And every time you cry, remember this: you are embarking on a series of revelations. So keep your mind wide and your heart open. You say who you are by what makes you cry…

Staying with your somatic sensations while having an emotion will take you to places beyond your imagination. You’ll meet parts of your heart you never even knew existed. If you are willing to hold the possibility that tears might be your most profound teacher, then crying will become an education about the contours of your own soul. But I must warn you, this practice ultimately becomes a love story -between you and reality itself.

So prepare to fall in love -with all your current, future and past selves.

Let the tyranny of tears invoke your most tender truths.
And let’s choose crying over lying, at last.

-Annie Lalla

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Comments

  1. Dear Annie,

    Your words and philosophy (Crying over Lying) about crying are so outstanding that I had to comment. I love what
    you say about crying “You are embarking on a series of revelations.” and “You say who you are by what makes you cry.”

    This is changed my attitude.
    I’m reposting some of your words on my blog and will send readers to your site for the full article. This post has to be shared!

  2. Annie is the devine love poet. That is certainly true. The way how Annie express emotions in words and describe the essence of love, makes me just forget that I am on this earth.

    Thank you Annie for being on this earth. I am here to learn from how Annie define and creates life. expressive and fearless in the full energy of what is impossible made possible. Life is in my hand, I still can not believe it, but thank to your vision, I need to practice the philosophy of life is what you make of it, accept it in its total version of it, The bad the ugly the doubts and the struggle and the beauty simutainously.

  3. Great article. Thank you. I did cry yesterday and tried to roll with it. This is another way of thinking about it. I promise to fall in love with my sadness and discover what it is trying to tell me. It will be about compassion empathy and kindness … To follow its positive guide, with gentleness and care. Thank you Annie … I did not realize I could focus on this.

  4. Dear Annie
    It’s a pleasant surprise to intersect paths along a common thread, in this case, tears.
    I had always associated tears with pain, especially in early memories of my mother, who had much to feel pain over.
    I tried to hide my tears so as not to add to the pain, admit that I could sense the pain; the shame around it.
    In recent years there has been a very gradual shift to recognizing that the tears are like the rains. They come in all forms, from ferocious to gentle, from cleansing to drowning, yet they are the gift of their own spoken presence, their own intelligence of my heart, that informs me insofar as I am able to pay attention to them.
    Your words are nice company, and I appreciate them.
    Thank you,
    Marc

  5. Dear Annie: what a glorious way to honor tears and emotions! Thank you for being such a lovely “love teacher” who leaves her graceful love mark on each beautifully crafted article, full of uplifting phrases and words for the joy of All. Count me as your fan! Blessings, Mónica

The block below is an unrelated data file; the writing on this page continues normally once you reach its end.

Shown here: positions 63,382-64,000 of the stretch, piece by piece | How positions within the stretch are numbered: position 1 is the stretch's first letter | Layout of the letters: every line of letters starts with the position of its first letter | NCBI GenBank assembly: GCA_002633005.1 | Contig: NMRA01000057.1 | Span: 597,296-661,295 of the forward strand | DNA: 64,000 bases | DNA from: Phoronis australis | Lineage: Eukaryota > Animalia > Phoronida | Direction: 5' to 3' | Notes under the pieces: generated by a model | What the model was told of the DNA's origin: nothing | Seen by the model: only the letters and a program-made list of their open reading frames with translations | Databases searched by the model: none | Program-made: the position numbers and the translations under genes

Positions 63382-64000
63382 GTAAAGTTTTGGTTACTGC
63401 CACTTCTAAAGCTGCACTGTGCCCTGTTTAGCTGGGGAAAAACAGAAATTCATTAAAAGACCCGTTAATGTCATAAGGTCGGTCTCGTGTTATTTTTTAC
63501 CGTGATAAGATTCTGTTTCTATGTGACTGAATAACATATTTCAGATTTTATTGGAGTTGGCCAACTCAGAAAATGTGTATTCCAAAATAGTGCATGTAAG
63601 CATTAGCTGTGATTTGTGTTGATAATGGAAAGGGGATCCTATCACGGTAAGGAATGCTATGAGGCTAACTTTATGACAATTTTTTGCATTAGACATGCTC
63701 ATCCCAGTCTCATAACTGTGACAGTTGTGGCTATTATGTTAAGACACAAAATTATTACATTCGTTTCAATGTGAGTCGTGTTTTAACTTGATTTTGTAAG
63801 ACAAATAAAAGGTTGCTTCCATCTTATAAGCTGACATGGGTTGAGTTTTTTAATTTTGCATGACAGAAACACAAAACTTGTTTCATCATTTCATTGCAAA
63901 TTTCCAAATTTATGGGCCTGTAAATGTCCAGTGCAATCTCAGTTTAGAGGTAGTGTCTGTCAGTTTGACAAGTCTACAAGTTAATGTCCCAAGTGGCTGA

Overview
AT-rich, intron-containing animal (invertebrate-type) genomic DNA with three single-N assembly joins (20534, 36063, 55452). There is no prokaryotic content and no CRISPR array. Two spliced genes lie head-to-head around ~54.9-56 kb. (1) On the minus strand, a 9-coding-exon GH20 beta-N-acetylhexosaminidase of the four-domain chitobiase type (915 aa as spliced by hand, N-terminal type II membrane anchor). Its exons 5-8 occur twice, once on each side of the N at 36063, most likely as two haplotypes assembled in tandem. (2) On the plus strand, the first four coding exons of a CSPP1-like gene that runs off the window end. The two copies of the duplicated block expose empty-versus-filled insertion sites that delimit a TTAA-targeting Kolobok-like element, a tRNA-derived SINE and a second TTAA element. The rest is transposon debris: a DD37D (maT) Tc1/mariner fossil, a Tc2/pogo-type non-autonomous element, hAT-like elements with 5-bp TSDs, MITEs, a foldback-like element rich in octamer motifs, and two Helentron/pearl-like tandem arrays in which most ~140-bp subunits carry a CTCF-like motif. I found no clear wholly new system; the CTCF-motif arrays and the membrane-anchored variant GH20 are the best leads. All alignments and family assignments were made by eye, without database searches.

6. Hey Annie!! This article is my essence… thanks for being so real and in touch with truth and thank you for sharing it with us so that we don’t feel so alone in believing the same. I typically cry over injustice. How unfair it is that only a select few people get to live their dreams while everyone else keeps dreaming. I know that this is an expression of my own internalized victim consciousness. Lately, it’s been triggered more easily. Seeing people emerging and engaging in life, choosing careers, exploring, etc. really gets me down. I want to break free of the cycle, the attachment I have to sorrow. I am TOO attuned to my tears! So much so that I feel defined by them. I want to know what it is like to feel “successful.”

    Love,

    Veronica

  7. Interesting read. Yet I can’t relate. Not because I feel it is weak to cry but
    because I cannot cry even if I feel internally a mess in a way that feels like
    I ‘could’ cry (which is rare itself). I can’t even force it out if I feel like
    that. There’s one exception – when I lose a beloved pet. Even then it is once
    or twice for a few minutes, and then that’s it (I am far closer to animals than
    people, which might be part of why animals). Aside from that, I can’t cry.

    Part of it may be I am limited in the emotional range, aloof and admittedly can
    be seen as emotionally cold. But while this all may be true for me, I don’t at
    all see crying as weak: the opposite is true; if you hold in crying (when you
    actually can cry) that is weak – you’re feeling shame (or whatever) and you’re
    not being true to yourself, you’re throwing away dignity and if you’re not being
    yourself there, are you in other way? Those who are unable to accept pain (all
    kinds of pain) are those that are afraid, afraid of looking weak which
    ironically results in being weak.

  8. Such a beautiful post! Crying is such an essential form of expression and energy release. Unfortunately, most of us men are socially programmed to not develop the art of release through crying. I remember the day in 2014, when I bawled my eyes out while watching an emotional scene in an otherwise mediocre film, at home. It was the first time I cried in 15+ years. It was such a grand release… Thank you for this article.